18 October 2020
A few days ago I came across this BBC news story that talks about the Slow Ways project which is an attempt to create “a pedestrian highway system, a slow alternative to our main roads and motorways”. This is such a good idea and it’s been going round in my head ever since, especially with regard to extending the idea to cycleways. The specific point that the Slow Ways project makes is that they aren’t looking for scenic routes - those are already available in the form of long distance pathways - these are practical walking routes between towns and villages. A laudable aim and I wish them well, but I want to go by bike.
We already have a National Cycle Network (NCN). One of the things that is obvious as soon as you try and use it though is that though it is National, and made for Cycles, there are many places where it is simply not a Network. In many ways it’s like the long distance footpath network, great if you want a long ride across the country, less so if you want a decent route to a nearby town.
This is what it looks like round where I live. The blue and yellow lines are the signposted NCN routes. There’s an NCN route that goes almost past my door, but there’s no way marked for me to get from Holmfirth to Huddersfield for instance.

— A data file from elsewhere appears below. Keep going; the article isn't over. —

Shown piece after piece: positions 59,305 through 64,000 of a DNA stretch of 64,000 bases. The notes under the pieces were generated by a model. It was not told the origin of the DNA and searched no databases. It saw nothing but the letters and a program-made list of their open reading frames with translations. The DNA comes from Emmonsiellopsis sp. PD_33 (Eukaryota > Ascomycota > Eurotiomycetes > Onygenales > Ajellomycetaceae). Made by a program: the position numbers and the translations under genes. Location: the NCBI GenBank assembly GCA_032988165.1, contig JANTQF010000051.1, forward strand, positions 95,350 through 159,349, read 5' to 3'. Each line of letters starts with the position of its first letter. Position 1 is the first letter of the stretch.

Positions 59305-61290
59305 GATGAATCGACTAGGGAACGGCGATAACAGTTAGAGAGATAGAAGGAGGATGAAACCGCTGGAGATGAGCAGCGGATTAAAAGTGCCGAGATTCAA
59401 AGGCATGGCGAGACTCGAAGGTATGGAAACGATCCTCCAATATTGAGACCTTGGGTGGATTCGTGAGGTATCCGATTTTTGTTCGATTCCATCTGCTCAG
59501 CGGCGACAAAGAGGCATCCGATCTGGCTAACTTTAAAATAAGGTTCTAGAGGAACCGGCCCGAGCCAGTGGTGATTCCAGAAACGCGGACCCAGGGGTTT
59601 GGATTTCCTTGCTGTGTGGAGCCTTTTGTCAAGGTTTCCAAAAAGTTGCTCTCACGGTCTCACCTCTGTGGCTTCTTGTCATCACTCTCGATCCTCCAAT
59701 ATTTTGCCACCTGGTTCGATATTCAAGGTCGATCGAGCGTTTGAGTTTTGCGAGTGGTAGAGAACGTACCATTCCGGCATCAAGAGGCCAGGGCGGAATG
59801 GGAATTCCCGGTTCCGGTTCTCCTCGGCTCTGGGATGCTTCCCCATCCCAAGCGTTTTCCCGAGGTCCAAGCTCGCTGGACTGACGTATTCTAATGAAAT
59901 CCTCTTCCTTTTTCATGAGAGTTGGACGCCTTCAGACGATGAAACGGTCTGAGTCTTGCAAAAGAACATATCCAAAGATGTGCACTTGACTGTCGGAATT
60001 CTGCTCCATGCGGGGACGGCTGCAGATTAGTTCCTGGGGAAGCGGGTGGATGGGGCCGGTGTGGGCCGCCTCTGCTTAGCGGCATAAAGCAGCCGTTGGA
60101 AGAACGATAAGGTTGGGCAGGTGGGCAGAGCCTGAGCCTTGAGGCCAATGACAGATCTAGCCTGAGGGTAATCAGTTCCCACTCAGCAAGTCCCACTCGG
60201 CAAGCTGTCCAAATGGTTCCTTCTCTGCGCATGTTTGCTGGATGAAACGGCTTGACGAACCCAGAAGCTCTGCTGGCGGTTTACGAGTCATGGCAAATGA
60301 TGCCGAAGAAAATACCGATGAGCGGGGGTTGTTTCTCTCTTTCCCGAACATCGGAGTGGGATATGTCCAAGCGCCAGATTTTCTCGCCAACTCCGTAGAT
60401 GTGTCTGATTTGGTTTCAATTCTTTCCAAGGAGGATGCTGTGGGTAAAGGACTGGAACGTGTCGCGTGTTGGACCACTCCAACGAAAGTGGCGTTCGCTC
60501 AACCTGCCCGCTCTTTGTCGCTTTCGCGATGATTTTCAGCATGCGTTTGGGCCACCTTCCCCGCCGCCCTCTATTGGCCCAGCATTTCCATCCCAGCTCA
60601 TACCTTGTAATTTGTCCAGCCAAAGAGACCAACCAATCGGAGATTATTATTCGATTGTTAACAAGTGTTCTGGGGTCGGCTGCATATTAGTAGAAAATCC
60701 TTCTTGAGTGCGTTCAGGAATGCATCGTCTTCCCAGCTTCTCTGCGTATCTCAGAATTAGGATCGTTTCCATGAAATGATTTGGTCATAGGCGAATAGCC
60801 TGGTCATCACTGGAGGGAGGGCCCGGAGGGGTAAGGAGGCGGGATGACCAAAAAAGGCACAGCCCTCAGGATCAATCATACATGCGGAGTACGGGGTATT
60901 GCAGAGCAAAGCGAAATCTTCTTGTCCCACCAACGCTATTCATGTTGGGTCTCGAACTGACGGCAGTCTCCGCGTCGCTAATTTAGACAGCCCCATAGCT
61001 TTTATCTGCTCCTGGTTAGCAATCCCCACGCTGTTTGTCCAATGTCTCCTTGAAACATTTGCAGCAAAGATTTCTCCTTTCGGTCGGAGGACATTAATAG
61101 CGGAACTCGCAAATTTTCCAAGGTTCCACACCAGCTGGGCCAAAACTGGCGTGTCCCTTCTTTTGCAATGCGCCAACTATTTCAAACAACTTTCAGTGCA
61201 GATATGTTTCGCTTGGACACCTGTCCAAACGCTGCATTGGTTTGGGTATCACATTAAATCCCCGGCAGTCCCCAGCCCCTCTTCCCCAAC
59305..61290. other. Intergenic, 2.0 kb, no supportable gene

The yellow lines on that map are the “traffic free” routes and this is what the NCN/Sustrans is really good for: looking after these long distance cycle routes (often footpath and bridleways as well). I’m not going to argue that they don’t do a good job of that. This map looks much better than it would have done a few years ago.
Poking around though I find that the NCN have been removing paths from the network that don’t meet safety standards, or changing some sections to be designated for “experienced cyclists only”. I can see where they are coming from in wanting to make sure that something that has an NCN sign on it is actually a good cycling route. I know it’s really disappointing to follow an NCN route and find it subpar. But that doesn’t help when I want to travel from town to town in places that aren’t on the network.
So this is the 21st century and I have a GPS map device in my pocket. Surely I can find a technological solution to this?
Google Maps does cycling directions. I’ve tried this out on several routes and it mostly sends me the same way as a car except in town centres. It is though pretty good at sending you along NCN routes when they are available.
I’ve tried out numerous cycling route apps and the one I keep gravitating back to is Komoot, though it’s still not perfect. This is much better at getting off the main roads and onto quieter back roads. Some of that can be a bit annoying: in a hilly area it can be easier to stick on the main road, and it doesn’t seem to know where there are cycle paths on the roads and where there aren’t. Given how rubbish some cycle paths are you could debate that that’s actually a feature. The routes that Komoot gives me aren’t terrible, but they are also not the ones that local cyclists follow. And it seems they actively avoid the traffic-free bits of the NCN, probably because they are slower, but I’d rather use them where they are there than the faster roads that might be parallel to them.